9. ^ a b c d Testament (Media notes). All Saints. AS Recordings. 2018. p. 10. ASRCD1.((cite AV media notes)): CS1 maint: others in cite AV media (notes) (link)
  10. ^ AllSaints [@AllSaintsOffic] (29 July 2018). "Testament Track 2. Three Four Out now" (Tweet) – via Twitter.
  11. ^ Lewis, Shaznay [@ShazAllSaints] (29 June 2018). "We had a late night open mic session in the studio with @melblatt and @Nicole_Appleton .. Karl made the track up and I sang ideas down the mic and we built the song from there. With a little 🥂🍸🥂💃🏾💃🏾👯♀️👯♀️😃😃❤️" (Tweet) – via Twitter.
  12. ^ a b All Saints [@AllSaintsOffic] (29 July 2018). "Testament Track 8. Dont Look Over Your Shoulder Out now" (Tweet) – via Twitter.
  13. ^ All Saints [@AllSaintsOffic] (31 July 2018). "Testament Track 13. Footprints Out now" (Tweet) – via Twitter.
  14. ^ All Saints [@AllSaintsOffic] (29 July 2018). "Testament Track 9. Fumes Out now" (Tweet) – via Twitter.
  15. ^ All Saints [@AllSaintsOffic] (31 July 2018). "Testament Track 12. Glorious Out now" (Tweet) – via Twitter.
  16. ^ a b Levine, Nick (29 May 2018). "All Saints: 'We always felt like we were the outsiders'". Dazed. Archived from the original on 23 April 2019. Retrieved 3 September 2019.
  17. ^ Brash, Tallah (7 December 2018). "All Saints on friendship and new album Testament". The Skinny. Archived from the original on 3 September 2019. Retrieved 3 September 2019.
  18. ^ "All Saints talk about what Pride season means to them". Attitude. 20 July 2018. Archived from the original on 3 September 2019. Retrieved 3 September 2019.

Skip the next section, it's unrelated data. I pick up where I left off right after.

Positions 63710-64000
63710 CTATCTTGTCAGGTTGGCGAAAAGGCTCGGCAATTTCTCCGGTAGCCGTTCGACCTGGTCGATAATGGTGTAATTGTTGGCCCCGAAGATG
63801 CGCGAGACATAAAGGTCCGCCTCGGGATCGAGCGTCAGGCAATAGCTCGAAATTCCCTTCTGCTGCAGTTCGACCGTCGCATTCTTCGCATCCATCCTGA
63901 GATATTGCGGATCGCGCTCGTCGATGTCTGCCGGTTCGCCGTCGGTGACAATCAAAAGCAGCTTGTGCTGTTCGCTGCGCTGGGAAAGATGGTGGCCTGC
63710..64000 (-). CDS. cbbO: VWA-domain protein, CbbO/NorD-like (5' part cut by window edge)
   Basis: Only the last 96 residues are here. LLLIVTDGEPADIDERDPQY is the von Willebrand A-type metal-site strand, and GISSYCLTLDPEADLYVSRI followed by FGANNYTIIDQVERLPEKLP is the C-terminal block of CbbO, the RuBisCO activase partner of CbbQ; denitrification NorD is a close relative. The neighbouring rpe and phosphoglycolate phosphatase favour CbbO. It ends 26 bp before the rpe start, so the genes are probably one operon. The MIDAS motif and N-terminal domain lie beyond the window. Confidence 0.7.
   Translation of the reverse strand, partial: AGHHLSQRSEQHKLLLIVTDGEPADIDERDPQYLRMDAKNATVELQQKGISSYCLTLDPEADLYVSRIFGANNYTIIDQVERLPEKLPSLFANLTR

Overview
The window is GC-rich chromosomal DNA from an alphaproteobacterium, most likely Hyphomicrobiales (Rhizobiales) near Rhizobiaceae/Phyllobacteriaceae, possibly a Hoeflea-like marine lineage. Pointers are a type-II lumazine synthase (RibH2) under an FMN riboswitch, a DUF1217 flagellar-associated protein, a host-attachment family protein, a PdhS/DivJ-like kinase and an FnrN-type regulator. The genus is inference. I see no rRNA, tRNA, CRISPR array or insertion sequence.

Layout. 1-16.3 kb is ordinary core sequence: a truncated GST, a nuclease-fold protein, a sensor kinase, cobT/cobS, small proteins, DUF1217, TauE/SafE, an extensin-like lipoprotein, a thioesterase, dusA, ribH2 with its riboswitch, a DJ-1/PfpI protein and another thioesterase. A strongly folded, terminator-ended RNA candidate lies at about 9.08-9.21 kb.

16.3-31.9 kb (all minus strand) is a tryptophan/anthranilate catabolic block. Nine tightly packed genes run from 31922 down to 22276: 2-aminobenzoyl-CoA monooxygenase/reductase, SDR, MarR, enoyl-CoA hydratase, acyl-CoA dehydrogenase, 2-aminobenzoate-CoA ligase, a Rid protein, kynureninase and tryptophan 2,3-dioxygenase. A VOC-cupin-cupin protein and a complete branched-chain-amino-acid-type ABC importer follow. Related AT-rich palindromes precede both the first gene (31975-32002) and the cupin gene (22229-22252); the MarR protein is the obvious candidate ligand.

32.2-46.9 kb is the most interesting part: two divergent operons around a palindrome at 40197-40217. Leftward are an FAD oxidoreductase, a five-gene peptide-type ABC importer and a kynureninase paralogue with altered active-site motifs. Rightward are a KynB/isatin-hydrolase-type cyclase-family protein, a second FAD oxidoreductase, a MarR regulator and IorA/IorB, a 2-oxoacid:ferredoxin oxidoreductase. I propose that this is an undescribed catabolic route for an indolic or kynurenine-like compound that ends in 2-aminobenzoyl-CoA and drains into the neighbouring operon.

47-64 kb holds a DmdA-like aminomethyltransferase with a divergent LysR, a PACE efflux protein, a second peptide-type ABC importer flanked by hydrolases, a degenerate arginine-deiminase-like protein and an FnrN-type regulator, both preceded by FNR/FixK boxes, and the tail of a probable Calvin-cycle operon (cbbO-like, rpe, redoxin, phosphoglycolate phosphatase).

19. ^ a b All Saints [@AllSaintsOffic] (31 July 2018). "Testament Track 10. Testament In Motion Out now" (Tweet) – via Twitter.
  20. ^ All Saints [@AllSaintsOffic] (29 July 2018). "Testament Track 6. After All Out now" (Tweet) – via Twitter.
  21. ^ a b "Testament by All Saints reviews". AnyDecentMusic?. Archived from the original on 20 September 2019. Retrieved 13 September 2019.
  22. ^ a b "Testament by All Saints Reviews and Tracks". Metacritic. Archived from the original on 7 March 2019. Retrieved 13 September 2019.
  23. ^ a b Green, Thomas H. (26 July 2019). "CD: All Saints - Testament review - blissed up fifth album". The Arts Desk. Archived from the original on 30 June 2019. Retrieved 13 September 2019.
  24. ^ Wallace, Wyndham (23 September 2018). "Review: All Saints – Testament". Retrieved 19 July 2021.
  25. ^ a b Paine, Andre (27 July 2018). "Albums of the week: All Saints, Kyle Falconer and Mt. Joy". Evening Standard. Archived from the original on 19 October 2018. Retrieved 23 October 2018.
  26. ^ a b Wright, Jonathan (31 July 2018). "All Saints – Testament (London)". God is in the TV. Archived from the original on 7 October 2018. Retrieved 23 October 2018.
  27. ^ a b Snapes, Laura (27 July 2018). "All Saints: Testament review – smoothies drowned out by digital clutter". The Guardian. Archived from the original on 5 September 2018. Retrieved 23 October 2018.
  28. ^ a b Aubrey, Elizabeth (11 July 2018). "All Saints - Testament, album review: back with aplomb". The Independent. Archived from the original on 4 September 2018. Retrieved 23 October 2018.
  29. ^ a b Mongredien, Phil (29 July 2018). "All Saints: Testament review – past glories partially recaptured". The Observer. Archived from the original on 10 August 2018. Retrieved 23 October 2018.
  30. ^ a b Cragg, Michael (September 2018). "All Saints - Testament". Q. p. 110.
  31. ^ Jones, Alan (3 August 2018). "Charts analysis: Blockbuster sales for Mamma Mia!". Music Week. Archived from the original on 5 August 2018. Retrieved 5 August 2018.
  32. ^ "Ireland Top 20 Independent Albums - Week 31 2018 - Week Ending 3 Aug 2018". Irish Recorded Music Association. Archived from the original on 2 September 2008. Retrieved 3 September 2019.
  33. ^ "Official Scottish Albums Chart Top 100". Official Charts Company. Retrieved 4 August 2018.
  34. ^ "Official Albums Chart Top 100". Official Charts Company. Retrieved 4 August 2018.
  35. ^ "Official Independent Albums Chart Top 50". Official Charts Company. Retrieved 4 August 2018.